Wednesday, May 25, 2011

Learning by watching

I didn’t get to watch all the sailpast boats leave and arrive.  We watched a few of the boats leaving and weren’t disappointed by the drama.  One in particular was at the end of a finger pier with 2 boats behind him.  The boat at the end wasn’t particularly big – maybe 35 feet – the ones behind were significantly bigger (and significantly more impatient).  Evidently the guy on the end was clueless about getting away from the dock because eventually it took the crew from both boats behind him to get him cast off.  Its not that hard – you untie the lines and leave, ideally with all crew members on the boat but it is surprising how many people have difficulty with the process.

I missed most of the dock-drama because I got invited to crew on “Small Fry”.  “Crew” is maybe overstating my duties a little bit because really all I did was watch Ira do all the work.  Small Fry is a wooden dory built somewhere on the coast maybe 60 years ago now and lovingly restored by Ira Rote.  She is powered by a single cylinder Easthope engine – the kind that goes chukka – chukka – chukka when its running.  We were sitting on the steps in front of the Empress watching the drama unfold in front of us when Ira appeared and asked me if I wanted to ride along on the sail past.  I’d stopped and watched him working on Small Fry earlier in the weekend so naturally I leaped at the chance to go along and I think – in all modesty – that we were one the highlights of if not the highlight of the show.  We sure got waved at by a lot of people, including the pilot of one of the many single otters that fly out of the harbour.  He slid open his window to take our picture then closed the window, pushed the throttles home and took off. 

Last night three big sailboats arrived in Cow Bay with a bunch of kids onboard.  They are part of some kind of sailing school or more likely a glorified teenage daycare system.  The kids wouldn’t have learned much from the docking maneuvers last night or from the departure this morning for that matter.  Ever since somebody first stuck an internal combustion engine in a boat and hung a prop on its shaft people have been docking and undocking boats under power.  Leaving aside for a minute that it is possible to dock a sailboat under sail, these guys didn’t even use the boat’s own power to control it.  Instead one of them actually launched his dinghy and used it to push the stern into the dock.  I could maybe understand it if the wind was shoving the bow around so badly that they had to use the dinghy to control the bow but the stern?  There’s a great big rudder on a sailboat – its not hard to move the ass end around.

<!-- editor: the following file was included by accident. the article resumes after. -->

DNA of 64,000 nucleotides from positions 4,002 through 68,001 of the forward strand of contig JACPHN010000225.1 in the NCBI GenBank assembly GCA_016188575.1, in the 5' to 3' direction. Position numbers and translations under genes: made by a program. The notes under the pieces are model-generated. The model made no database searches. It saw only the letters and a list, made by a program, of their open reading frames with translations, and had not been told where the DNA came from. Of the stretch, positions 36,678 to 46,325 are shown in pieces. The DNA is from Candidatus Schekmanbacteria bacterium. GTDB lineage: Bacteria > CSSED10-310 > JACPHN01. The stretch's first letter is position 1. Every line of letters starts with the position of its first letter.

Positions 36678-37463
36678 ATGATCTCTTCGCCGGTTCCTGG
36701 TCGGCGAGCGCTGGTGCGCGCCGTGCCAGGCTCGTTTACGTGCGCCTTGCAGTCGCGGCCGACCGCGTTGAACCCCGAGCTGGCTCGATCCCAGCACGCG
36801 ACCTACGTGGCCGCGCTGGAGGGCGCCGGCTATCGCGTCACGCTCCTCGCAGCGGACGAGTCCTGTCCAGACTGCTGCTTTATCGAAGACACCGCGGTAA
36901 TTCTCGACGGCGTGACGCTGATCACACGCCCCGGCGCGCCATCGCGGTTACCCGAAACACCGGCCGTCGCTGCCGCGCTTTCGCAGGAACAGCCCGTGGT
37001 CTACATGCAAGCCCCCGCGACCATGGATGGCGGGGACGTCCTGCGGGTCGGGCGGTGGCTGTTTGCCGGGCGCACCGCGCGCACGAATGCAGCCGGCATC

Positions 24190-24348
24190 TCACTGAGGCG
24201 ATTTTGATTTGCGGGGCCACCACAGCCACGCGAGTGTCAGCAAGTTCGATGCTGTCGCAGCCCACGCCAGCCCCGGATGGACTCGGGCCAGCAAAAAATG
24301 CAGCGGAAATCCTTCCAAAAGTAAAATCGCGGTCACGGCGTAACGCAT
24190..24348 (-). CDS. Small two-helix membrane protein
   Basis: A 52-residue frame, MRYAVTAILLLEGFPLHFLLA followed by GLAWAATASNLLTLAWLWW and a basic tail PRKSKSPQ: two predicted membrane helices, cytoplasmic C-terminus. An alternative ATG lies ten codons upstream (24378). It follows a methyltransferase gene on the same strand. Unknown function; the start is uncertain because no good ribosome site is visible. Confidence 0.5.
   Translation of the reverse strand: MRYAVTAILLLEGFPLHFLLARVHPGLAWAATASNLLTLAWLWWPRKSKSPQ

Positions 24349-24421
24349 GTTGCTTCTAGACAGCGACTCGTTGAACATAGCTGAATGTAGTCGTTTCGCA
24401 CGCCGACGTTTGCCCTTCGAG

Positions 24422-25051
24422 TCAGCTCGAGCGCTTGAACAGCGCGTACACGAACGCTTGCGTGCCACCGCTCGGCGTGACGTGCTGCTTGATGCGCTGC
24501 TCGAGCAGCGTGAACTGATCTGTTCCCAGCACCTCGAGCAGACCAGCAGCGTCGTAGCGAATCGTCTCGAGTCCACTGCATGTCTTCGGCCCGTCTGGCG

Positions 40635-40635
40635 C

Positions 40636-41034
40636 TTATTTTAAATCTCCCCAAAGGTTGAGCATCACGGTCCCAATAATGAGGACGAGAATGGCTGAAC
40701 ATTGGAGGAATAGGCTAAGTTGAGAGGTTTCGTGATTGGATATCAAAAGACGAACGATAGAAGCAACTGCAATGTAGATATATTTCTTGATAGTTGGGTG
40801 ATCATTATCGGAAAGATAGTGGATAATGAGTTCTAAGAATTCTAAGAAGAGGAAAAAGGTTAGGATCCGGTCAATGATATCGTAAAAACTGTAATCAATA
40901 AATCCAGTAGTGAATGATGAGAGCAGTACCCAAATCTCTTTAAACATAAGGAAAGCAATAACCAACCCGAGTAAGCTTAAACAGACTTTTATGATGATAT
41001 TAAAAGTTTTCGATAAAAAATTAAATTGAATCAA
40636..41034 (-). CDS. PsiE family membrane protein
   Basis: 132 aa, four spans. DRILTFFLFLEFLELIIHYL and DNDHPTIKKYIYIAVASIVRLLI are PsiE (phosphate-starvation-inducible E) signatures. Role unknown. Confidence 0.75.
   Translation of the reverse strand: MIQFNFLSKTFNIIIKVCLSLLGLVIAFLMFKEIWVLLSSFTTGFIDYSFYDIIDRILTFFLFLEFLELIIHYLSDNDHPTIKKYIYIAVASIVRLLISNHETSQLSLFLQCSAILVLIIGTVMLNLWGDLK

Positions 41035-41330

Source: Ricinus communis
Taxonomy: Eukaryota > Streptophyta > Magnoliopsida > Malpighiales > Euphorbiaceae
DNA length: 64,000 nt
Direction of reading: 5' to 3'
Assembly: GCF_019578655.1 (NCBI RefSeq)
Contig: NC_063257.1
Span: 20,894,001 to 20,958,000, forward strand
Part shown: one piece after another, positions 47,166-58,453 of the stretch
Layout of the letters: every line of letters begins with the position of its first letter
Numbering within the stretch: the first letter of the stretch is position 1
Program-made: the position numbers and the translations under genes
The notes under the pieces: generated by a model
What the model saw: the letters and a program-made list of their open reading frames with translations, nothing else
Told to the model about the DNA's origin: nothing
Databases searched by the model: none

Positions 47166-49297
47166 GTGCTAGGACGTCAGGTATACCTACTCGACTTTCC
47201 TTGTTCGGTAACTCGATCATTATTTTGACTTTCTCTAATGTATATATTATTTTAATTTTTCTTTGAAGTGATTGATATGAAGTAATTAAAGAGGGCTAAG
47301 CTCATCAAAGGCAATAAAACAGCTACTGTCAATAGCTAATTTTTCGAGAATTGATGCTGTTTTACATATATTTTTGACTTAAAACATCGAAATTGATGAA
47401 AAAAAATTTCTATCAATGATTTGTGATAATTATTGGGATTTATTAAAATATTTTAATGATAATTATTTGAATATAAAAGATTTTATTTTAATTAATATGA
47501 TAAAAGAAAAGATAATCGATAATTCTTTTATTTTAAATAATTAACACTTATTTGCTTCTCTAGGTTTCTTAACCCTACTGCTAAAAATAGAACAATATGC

The most disturbing aspect of their maneuvers was that they seemed completely ignorant about the wind.  Last night when they arrived there was a fairly stiff breeze blowing up the bay.  The first boat came in, rounded up into the wind and let the wind stop him neatly against the dock.  No problems there but the next two were another matter altogether.  The second one chose to dock on the downwind side of the finger but his prop walk was in his favour if he had made any attempt to use it.  Instead he used his dinghy.  The last one came in on the upwind side of the same finger and then repeatedly tried to back against his prop walk when all he had to do was stop and wait for the wind to blow him down on the dock.  After 6 or 7 tries he had finally drifted down on the dock in spite of his efforts.  If one of the kids had been at the helm maybe it would have been understandable but it was clearly an adult at each helm.  Watch and learn I guess – I only hope the kids were able to learn from seeing it done wrong.

After Victoria we had a nice uneventful trip back to Cow Bay.  When we got home I phoned American Diesel and (as usual) Brian Smith answered.  I described my coolant leak and fully expected him to tell me I needed to change the head gasket at the very least and likely to plane the head at the same time.  Instead he asked me when the last time was that the heads were torqued.  I’d forgotten because you never retorque a modern engine but it used to be fairly common to retorque heads after the engine had run for a while.  The most impressive element of the call was the fact that it was the second time I’ve called American Diesel and the second time they’ve given me free advice that cuts them out of a multi-hundred or even thousand dollar sale.  Ya gotta love people like that.

Retorquing the head meant that I’d also need to reset the valves which I couldn’t do until I bought or borrowed a set of feeler gauges. On Monday I found a neighbour with a set of feeler gauges and tore into retorquing the heads.  Once I got the port side put back together it seemed to have gone so well that I decided I might as well do the starboard side as well.  Time will tell whether I accomplished anything or not.  The engines both started after I got done messing around with them so that’s always a good sign and by no means a guaranteed outcome when I’m doing the wrenching.  I did a full throttle runup on the port engine and couldn’t see any sign of a leak but I won’t be 100% confident of that until I can run it up under load.  I didn’t want to let it scream in the slip for too long for fear of annoying the neighbours so maybe all I did was get some grease under my fingernails.  Like Ken Kotowich told me years ago, experience is what you get when you don’t get what you really want.  Maybe all I got was experience.

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